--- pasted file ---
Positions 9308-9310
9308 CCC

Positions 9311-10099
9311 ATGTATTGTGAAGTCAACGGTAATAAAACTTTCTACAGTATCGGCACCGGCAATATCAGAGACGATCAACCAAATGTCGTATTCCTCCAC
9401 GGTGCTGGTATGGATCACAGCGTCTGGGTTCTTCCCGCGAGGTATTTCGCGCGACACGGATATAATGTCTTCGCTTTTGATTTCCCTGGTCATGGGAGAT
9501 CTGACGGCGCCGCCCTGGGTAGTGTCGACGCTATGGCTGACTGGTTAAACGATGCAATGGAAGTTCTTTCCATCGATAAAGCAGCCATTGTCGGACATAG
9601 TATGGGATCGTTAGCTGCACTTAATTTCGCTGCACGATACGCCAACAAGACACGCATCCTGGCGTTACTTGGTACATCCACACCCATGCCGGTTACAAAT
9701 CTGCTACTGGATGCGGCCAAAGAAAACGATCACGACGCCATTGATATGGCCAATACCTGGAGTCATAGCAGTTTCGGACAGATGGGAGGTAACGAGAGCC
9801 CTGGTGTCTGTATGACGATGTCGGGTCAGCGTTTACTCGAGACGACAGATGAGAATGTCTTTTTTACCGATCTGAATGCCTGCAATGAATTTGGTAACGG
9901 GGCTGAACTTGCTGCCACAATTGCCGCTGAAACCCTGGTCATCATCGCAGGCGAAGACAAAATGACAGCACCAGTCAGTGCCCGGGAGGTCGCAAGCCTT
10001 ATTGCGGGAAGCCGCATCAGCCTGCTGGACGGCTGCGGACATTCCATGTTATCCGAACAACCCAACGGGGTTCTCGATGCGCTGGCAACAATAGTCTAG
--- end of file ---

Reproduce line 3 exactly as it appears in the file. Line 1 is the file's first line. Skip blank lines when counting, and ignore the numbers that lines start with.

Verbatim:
Positions 9311-10099